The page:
I also started collecting the polarized lenses from the movie theater to experiment with this technology.

Incidentally, I just got the 3d version of Coraline and we watched it the other day in 3d - it came with the blue/red filters. After a few minutes, my eyes got used to them and the colors didn't seem muted (that much) - but I am naturally colorblind (red/green) so colors are a problem for me anyway. I also saw the movie in the theater and the 3d effect was not as remarkable on video as it was in the theater.

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post #20 of 38 Old 08-14-2009, 07:36 AM
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Well, in theory if you are replacing or upgrading your HD display right now, you COULD consider a "3D Ready" display which would be either:

1) A Mitsubishi DLP RPTV or (Any Brand) Front Projector that supports 120Hz or greater refresh rates. These types of display would be compatible with the active 3D shutter glasses used with today's 3D games. They might also work with external 3D polarizers and polarized glasses for the RealD 3D system IF they ever make such a device. Best buy TWICE AS MUCH brightness as you need for the screen you are using, and figure on sitting in a darkened room for the polarized light version.

2) An LCD flat panel that has 120Hz or 240Hz refresh and could be used with the shutter glasses only. Plasma and LCD lat panels will NOT ever be compatible with the RealD 3D system and polarized glasses.

Both alternatives assume that someday 3D movies and programming will become available, which also depends upon the sustained success of the 3D offerings in commercial theaters.

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post #21 of 38 Old 08-24-2009, 01:48 PM
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The local rag (aka the San Jose Mercury News) published a decent article on 3D today:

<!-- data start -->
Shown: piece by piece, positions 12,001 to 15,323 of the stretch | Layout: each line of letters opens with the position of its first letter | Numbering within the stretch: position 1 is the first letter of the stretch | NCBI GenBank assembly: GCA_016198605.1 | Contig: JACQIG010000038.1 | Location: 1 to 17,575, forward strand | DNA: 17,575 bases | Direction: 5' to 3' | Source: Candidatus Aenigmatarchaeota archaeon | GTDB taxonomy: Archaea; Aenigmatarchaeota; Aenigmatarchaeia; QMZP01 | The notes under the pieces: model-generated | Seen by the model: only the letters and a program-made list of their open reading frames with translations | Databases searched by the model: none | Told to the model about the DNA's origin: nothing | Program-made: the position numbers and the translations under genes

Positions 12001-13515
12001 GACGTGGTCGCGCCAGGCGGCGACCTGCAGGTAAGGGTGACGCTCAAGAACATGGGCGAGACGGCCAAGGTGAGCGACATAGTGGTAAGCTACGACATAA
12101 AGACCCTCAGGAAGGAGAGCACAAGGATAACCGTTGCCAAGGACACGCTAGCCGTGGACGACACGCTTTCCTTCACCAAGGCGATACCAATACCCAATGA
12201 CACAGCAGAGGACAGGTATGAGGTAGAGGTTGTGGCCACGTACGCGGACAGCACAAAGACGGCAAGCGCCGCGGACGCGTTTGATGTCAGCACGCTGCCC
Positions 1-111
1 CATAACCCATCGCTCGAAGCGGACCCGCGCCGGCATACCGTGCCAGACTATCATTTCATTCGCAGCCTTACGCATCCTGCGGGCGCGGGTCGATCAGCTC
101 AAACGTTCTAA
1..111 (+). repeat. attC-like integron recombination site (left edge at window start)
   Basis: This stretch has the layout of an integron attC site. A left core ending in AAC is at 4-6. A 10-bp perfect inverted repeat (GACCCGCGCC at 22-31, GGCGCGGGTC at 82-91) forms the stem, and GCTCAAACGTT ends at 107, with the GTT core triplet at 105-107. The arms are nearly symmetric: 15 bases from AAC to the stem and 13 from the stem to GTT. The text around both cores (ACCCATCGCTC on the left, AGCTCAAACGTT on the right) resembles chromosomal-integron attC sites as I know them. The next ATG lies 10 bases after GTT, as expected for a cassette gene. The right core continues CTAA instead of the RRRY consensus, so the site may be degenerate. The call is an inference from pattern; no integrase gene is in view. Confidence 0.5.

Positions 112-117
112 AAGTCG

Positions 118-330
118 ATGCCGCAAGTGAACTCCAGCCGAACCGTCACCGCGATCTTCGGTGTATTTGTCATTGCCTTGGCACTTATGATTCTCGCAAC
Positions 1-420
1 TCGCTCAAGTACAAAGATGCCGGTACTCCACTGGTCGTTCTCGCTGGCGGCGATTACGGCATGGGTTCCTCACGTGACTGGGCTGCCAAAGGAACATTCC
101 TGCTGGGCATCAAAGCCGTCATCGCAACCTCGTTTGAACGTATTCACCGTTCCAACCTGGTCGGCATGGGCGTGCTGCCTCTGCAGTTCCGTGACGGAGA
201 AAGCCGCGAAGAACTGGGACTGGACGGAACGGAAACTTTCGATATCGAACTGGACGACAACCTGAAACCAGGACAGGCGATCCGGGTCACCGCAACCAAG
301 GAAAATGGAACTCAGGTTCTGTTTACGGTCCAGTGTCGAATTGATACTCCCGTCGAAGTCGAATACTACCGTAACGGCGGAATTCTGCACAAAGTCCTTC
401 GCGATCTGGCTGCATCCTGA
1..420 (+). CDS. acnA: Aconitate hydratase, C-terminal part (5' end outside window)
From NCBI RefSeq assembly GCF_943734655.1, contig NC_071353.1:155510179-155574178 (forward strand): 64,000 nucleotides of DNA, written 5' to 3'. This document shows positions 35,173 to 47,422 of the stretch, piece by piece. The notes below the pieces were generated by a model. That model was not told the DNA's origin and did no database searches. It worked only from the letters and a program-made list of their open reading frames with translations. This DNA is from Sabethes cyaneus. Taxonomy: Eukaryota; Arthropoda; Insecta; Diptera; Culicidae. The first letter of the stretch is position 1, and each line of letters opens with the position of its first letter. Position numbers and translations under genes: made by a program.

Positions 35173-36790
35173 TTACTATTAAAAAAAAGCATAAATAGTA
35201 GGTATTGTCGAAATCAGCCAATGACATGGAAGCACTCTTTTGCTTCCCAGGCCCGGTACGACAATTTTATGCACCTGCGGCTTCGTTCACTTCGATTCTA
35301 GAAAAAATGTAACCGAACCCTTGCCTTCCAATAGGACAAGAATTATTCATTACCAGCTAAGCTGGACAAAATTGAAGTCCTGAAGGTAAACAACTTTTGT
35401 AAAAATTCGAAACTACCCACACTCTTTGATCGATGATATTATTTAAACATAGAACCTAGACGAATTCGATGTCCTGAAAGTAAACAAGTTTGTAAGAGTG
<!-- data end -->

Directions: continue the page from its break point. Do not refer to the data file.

http://www.mercurynews.com/business/...nclick_check=1

Nothing we haven't covered before at AVS, but no mistakes that I saw either. The writer is probably an AVS member is my guess.

For those of you keeping score, there are now quite a few 3D-capable home projectors but still no Blu-Ray standard released, and the possibility that a new HDMI 1.4 interface will be needed for 1080p 3D support.

http://www.3dmovielist.com/projectors.html

Note that all current projectors must be paired with shutter glasses and are therefore the time-sequential version of 3D, not the RealD 3D polarized light technology.

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post #22 of 38 Old 08-24-2009, 10:55 PM
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sounds interesting
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post #23 of 38 Old 08-25-2009, 12:14 PM
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I posted just ONE DAY before the HD Guru published a review of the 2010 Panasonic plasma displays that support 3D: http://hdguru.com/

It is indeed a shutter glass implementation of time-sequential 3D. Panasonic Plasma displays are produced in sizes between 50" and 103". The 2010 panels represent a new performance level for Plasmas with 120Hz screen refresh and supporting 120Hz video via HDMI 1.4 interfaces.

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post #24 of 38 Old 08-25-2009, 01:32 PM
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Quote:
Originally Posted by Extremador View Post

I recently saw UP in theaters, and it was a wonderful experience watching it in "Real D 3D". There was no purples, reds or blues, but a regular movie with regular, realistic, three-dimensional graphics.

Wow. I had no idea it was like that. I just assumed it was the standard 3D stuff we've all seen as kids. I've made no extra attempts to go to the 3D showing because of this. I think Ice Age 3 was the last movie listed here in 3D. Guess I'll try to check one out now.

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post #25 of 38 Old 08-26-2009, 12:47 AM
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Wow. I had no idea it was like that. I just assumed it was the standard 3D stuff we've all seen as kids. I've made no extra attempts to go to the 3D showing because of this. I think Ice Age 3 was the last movie listed here in 3D. Guess I'll try to check one out now.